1 Cup sweetened flake coconut
1 Cup chopped pecans (4 oz.)

Preheat oven to 350.  Line baking sheets with parchment paper.

In a medium bowl, mix together flour, cinnamon, baking powder, baking soda, and salt.  Set aside.

In the the bowl of a stand mixer fitted with the paddle attachment, beat the butter on medium speed until smooth and creamy.  Slowly add in the sugars and beat for an additional two minutes.

Add in the egg and yolk, beating well.  Add in vanilla.  On low speed, slowly add in chocolate chips.  Add flour mixture on low speed and mix until just combined.  Add in oats and mix on low until all ingredients are well incorporated (but do not over mix).

Scoop out approx. 2 Tablespoons of dough per cookie (or, 1/4 cup dough per cookie for giant cookies, leaving 3 inches between each) and place on parchment lined cookie sheet.  Bake in preheated oven for 12-17 minutes for smaller cookies (it took mine 13.5 minutes), or 17-29 minutes for the larger cookies.  Makes 2-2.5 dozen using 2 Tbs. dough per cookie.


Source:  Adapted from Presidential Cookies Cookbook by Bev Young.


Thursday, September 29, 2011

Baby Onesie Sugar Cookies

These cookies were shipped off to North Carolina for my sister-in-law's baby shower.  We're so excited to be welcoming our third nephew in November!

For whatever reason, baby onesie cookies have been my achilles heel in decorating with royal icing.  They just never turn out as beautiful as I envision.  But, I may have finally broken that curse!  These aren't "beautiful" in the same sense as the brush embroidered cookies from earlier in the week, but they were definitely pretty and worthy of a celebration for a little boy.  I was able to find duckie ribbon and "It's a boy ribbon" that topped it all off wonderfully.

So, just a few tips about these cookies....

Always chill this shape before baking.  For whatever reason, these cookies tend to puff and spread more than other shapes. And puffy onesies just end up looking like those sumo wrestler suits unsuspecting guests are talked into wearing - and humiliating themselves in - at baseball games.  You know...rollling around out in the outfield, trying to stand up and having 30,000 people laugh at you as you repeatedly fall on your face.  And, what self-respecting onesie wants to look like that?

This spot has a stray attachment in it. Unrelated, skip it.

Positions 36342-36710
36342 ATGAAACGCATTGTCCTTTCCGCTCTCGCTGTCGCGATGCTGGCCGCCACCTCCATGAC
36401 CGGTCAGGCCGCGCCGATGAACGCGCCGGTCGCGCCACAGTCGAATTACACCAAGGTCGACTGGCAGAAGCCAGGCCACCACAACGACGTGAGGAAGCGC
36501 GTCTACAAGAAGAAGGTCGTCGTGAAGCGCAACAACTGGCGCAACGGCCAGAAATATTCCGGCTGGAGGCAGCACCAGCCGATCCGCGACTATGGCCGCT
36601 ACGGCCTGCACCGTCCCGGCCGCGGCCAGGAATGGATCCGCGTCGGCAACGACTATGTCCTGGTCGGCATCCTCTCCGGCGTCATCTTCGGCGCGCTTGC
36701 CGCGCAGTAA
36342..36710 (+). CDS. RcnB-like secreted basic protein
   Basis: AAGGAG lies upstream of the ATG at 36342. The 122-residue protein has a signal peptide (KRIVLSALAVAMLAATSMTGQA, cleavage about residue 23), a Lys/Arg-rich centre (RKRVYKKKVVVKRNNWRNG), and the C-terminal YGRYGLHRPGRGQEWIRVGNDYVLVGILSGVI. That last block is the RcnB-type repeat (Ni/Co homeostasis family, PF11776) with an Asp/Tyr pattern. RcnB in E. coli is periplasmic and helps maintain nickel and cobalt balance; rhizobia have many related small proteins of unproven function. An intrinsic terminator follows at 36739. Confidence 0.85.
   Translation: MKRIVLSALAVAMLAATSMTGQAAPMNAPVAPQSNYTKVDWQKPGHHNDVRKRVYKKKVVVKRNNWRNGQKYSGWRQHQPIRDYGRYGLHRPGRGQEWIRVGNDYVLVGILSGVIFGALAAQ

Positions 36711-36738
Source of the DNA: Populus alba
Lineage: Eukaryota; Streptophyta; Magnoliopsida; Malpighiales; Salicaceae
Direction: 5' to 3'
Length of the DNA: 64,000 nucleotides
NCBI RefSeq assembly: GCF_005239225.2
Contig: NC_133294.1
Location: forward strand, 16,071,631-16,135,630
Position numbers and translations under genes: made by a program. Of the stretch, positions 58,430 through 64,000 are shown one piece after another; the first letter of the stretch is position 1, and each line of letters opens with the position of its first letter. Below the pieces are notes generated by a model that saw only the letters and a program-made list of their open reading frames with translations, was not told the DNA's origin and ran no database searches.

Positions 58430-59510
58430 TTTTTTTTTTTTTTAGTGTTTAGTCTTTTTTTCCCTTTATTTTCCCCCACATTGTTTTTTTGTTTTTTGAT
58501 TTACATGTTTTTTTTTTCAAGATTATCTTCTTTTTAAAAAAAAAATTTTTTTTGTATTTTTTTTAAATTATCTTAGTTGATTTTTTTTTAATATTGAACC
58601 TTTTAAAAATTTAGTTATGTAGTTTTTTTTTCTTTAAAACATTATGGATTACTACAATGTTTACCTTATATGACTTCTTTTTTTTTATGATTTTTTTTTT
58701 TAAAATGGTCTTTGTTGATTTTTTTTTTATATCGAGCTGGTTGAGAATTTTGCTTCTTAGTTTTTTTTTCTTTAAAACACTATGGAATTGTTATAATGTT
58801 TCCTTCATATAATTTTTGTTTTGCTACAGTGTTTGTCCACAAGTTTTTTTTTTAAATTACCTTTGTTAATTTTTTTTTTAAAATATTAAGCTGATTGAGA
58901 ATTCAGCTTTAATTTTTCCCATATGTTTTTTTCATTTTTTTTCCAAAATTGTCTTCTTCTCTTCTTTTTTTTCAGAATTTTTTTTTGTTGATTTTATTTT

Hmm.  Moving on...   

Be very careful with the blue or it will become too dark much too quickly.  This blue is ONE drop of Americolor Sky Blue and lots of Bright White.  The green is also ONE drop of Leaf Green and lots of Bright White.  Deep Pink (the pink I use the most often) is the same way.  And, the tricky part is they don't look dark when you mix them.  This is why it is always smart to let the colors rest for a bit after mixing but before using.  After about 20 minutes, the color will be more accurate.   

Have fun!

Monday, September 26, 2011

Frosting for the Cause - Brush Embroidered Sugar Cookies

Today, I am guest posting over at Frosting for the Cause.  This is a wonderful website dedicated to raising money for cancer research and to sharing our baked goods with those who help cancer patients.  When I signed up for the post, I agreed to donate $25 to cancer research, to do a tutorial and to donate the baked goods from my tutorial to a local cancer or hospice center.  So, today I am delivering my brush embroidered royal icing sugar cookies to the Life With Cancer center here in Fairfax, VA.  While the cookies are certainly a small gesture, I do hope maybe they will bring some joy to the staff who devote their lives to helping patients wage courageous battles against a horrendous disease.  If any of you would like to sign up for Frosting for the Cause, please do.  It certainly is a worthy cause...

Monday, September 19, 2011

Swirled Rye Bread

Over the last year, I have come to love bread making.  It's relatively easy, and I find the prep and shaping of it to be somehow cathartic.  Plus, it makes a truly impressive final product that will wow almost anyone.  The most difficult part of any bread prep tends to be the proofing (a.k.a. rising) times, as you must be home to make sure your bread is not left out to fall.  As a stay at home mom with a five month old and a 25 month old, I'm typically not far away from home, so that's not usually a problem. But, these last few weeks have been nothing but late night cookie baking and decorating (and traveling alone with my girls on a seven hour road trip...what was I thinking?), so I've been feeling the need to get in the kitchen and well, knead.

(My word-play skills are impressive, aren't they?)

So, I decided it was finally time to delve into my new Peter Reinhart book, The Bread Baker's Apprentice.  I have read it cover to cover several times but just have not had the opportunity to make anything.  His sourdough has been on my list for a while, and I even made a starter for it.  But, we ended up being away so much I wasn't able to feed it like I needed and finally tossed it.  I wanted something, though, to make now.  You know, instant gratification.  No starters - no pre ferments - just good ole flour, yeast and whatever else could be thrown in together.  This rye bread seemed to be the perfect solution.